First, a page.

Monday, September 17, 2012

The World According to MOOC's

The World According to MOOC's

MOOC stands for “Massive Open Online Course.”

The best known supplier of MOOC courses today is Coursera: . The courses are mostly synchronous meaning they start and stop at specific dates but the information is archived for those who have enrolled in them after the courses close. They seem to be very up-to-date and originate from major universities such as the University of Pennsylvania, the University of Michigan and Stanford. More of them are being rolled out daily. As of today – September 17, 2012 – there are 124 choices.
Here's more information about the emerging World of MOOC's from Coursera's own website introduction:

About Coursera [Started at Stanford]

We are a social entrepreneurship company [founded by computer science professors Andrew Ng and Daphne Koller from Stanford University] that partners with the top universities in the world to offer courses online for anyone to take, for free. We envision a future where the top universities are educating not only thousands of students, but millions. Our technology enables the best professors to teach tens or hundreds of thousands of students.

Through this, we hope to give everyone access to the world-class education that has so far been available only to a select few. We want to empower people with education that will improve their lives, the lives of their families, and the communities they live in.

Our Courses

Classes offered on Coursera are designed to help you master the material. When you take one of our classes, you will watch lectures taught by world-class professors, learn at your own pace, test your knowledge, and reinforce concepts through interactive exercises. When you join one of our classes, you'll also join a global community of thousands of students learning alongside you. We know that your life is busy, and that you have many commitments on your time. Thus, our courses are designed based on sound pedagogical foundations, to help you master new concepts quickly and effectively. Key ideas include mastery learning, to make sure that you have multiple attempts to demonstrate your new knowledge; using interactivity, to ensure student engagement and to assist long-term retention; and providing frequent feedback, so that you can monitor your own progress, and know when you've really mastered the material.

We offer courses in a wide range of topics spanning the Humanities, Medicine, Biology, Social Sciences, Mathematics, Business, Computer Science, and many others. Whether you're looking to improve your resume, advance your career, or just learn more and expand your knowledge, we hope there will be multiple courses that you find interesting.

More Background on MOOC's:
Here's the link to a very informative recent commentary on MOOC's from “The Chronicle of Higher Education”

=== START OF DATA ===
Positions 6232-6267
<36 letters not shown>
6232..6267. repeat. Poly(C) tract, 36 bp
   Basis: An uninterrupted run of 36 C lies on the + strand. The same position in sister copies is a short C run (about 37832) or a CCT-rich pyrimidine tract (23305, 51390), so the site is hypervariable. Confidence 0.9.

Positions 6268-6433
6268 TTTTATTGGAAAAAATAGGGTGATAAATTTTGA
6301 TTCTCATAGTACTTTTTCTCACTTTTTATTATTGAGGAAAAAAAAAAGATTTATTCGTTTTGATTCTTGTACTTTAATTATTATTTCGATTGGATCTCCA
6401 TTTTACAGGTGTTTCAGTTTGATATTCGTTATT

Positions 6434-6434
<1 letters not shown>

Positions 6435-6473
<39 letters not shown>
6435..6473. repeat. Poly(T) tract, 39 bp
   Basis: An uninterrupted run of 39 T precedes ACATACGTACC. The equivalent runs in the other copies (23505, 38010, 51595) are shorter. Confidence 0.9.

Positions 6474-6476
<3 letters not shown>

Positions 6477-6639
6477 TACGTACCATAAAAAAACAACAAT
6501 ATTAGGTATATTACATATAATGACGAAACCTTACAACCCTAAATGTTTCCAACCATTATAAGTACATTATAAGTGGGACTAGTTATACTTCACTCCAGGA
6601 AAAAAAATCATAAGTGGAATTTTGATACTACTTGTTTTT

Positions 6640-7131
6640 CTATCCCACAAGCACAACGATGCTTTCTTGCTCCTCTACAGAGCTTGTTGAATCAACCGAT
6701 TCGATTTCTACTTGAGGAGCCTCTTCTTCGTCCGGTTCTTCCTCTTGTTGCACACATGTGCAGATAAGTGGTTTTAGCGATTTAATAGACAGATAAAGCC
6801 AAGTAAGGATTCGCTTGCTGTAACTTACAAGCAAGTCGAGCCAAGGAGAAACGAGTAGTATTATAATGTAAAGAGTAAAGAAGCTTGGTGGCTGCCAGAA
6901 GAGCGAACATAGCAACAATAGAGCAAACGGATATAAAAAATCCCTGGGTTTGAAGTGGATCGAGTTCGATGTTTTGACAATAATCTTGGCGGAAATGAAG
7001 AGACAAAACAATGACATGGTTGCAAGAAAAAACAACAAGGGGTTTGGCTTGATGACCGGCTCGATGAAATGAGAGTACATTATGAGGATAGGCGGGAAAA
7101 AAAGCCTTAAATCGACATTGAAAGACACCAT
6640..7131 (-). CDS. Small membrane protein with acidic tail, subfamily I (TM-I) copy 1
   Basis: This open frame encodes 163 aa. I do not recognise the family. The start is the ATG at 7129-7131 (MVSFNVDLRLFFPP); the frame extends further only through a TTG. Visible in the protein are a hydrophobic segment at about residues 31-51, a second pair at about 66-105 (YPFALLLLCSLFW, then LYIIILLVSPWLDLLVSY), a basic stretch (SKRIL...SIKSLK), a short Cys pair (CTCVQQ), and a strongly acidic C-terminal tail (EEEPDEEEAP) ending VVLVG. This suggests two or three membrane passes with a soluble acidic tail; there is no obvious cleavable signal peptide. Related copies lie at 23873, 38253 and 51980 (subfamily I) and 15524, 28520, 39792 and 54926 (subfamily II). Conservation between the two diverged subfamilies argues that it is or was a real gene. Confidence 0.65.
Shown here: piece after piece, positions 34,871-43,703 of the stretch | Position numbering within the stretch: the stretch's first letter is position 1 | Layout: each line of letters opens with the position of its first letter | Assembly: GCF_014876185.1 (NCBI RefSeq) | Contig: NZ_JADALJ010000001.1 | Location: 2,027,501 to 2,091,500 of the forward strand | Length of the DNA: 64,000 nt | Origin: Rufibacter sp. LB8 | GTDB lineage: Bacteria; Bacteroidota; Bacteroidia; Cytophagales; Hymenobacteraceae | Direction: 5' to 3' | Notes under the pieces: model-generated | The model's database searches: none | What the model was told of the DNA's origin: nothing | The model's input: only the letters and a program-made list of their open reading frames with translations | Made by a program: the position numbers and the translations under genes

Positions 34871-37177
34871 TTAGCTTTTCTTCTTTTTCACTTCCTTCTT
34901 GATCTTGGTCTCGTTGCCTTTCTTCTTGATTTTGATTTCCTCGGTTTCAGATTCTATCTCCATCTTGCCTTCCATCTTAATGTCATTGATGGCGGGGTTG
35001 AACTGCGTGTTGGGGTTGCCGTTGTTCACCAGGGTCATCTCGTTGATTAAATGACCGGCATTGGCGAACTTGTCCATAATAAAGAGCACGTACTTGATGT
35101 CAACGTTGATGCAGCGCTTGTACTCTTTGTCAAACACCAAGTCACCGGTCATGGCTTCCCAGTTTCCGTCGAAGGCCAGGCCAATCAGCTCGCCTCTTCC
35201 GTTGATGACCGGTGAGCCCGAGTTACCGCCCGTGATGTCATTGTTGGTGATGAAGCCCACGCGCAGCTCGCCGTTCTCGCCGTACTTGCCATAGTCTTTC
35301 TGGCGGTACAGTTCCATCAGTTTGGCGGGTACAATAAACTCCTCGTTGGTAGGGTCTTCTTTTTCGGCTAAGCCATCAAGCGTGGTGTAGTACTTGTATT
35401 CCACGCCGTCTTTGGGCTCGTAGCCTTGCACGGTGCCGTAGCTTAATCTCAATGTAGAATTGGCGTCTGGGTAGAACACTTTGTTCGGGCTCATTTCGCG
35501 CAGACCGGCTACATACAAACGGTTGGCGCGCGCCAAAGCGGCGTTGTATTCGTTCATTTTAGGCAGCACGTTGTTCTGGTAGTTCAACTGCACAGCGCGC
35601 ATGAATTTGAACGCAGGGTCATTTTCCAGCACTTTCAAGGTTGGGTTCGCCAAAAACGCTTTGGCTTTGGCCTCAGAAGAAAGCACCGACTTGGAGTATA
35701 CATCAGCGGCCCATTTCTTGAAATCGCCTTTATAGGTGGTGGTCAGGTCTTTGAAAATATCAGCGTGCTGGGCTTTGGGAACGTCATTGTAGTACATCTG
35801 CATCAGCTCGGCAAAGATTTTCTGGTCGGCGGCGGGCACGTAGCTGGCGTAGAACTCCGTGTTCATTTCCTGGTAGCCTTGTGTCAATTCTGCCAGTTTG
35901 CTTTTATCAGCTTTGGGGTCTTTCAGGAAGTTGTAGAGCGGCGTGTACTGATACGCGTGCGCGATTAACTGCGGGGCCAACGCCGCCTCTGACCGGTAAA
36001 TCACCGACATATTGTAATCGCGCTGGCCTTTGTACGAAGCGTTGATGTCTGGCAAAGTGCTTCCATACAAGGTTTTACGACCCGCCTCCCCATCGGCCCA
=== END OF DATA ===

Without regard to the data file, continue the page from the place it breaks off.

More to come:

The huge game-changer question for us all is, “Do MOOC's provide more opportunities than challenges to the evolution of qualitative, global higher education?”

Stay tuned there will be much more on this subject in later installments.

John Freed, Ph.D.
Brandman University

POST NOTE: Leigh Ann Wilson added this link about the MOOC demographics: .

NPR Update on Coursera from Sept. 30, 2012:

Very interesting follow-up on the first round of Coursera courses.

John Freed, Ph.D 
Associate Professor of Humanities/Liberal Studies
Brandman University
a member of the Chapman University System

1 comment:

  1. Thank you, John. You ask an excellent question, but I think it's too early to tell. I guess a lot depends on how you define "opportunities" and "challenges." My initial response was, "Yes, for the MOOC student, MOOCs definitely provide more educational opportunities than challenges." But then, what kind of opportunities? Will completing MOOCs lead to some sort of official recognition of achievement --a graduation, a degree, or a certificate? How will future employers look upon a MOOC completion (or MOOC degree) on a resume? But is employment the only way to measure the worth of an education?

    Correct me if I'm wrong, but these questions don't seem to have answers right now, as far as MOOCs are concerned. And because of that, I would say that more traditional programs of higher education are not threatened at the moment...which isn't to say that they could be.

    But, really, I think MOOCs and more traditional programs are not mutually exclusive, and can work together to present more educational opportunities that result in the evolution of qualitative, global higher education. How that can or will be done remains to be seen, of course, and will require innovation from both parties.

    (Btw, I couldn't get the link at the end to work --leads to me an Outlook log in page?).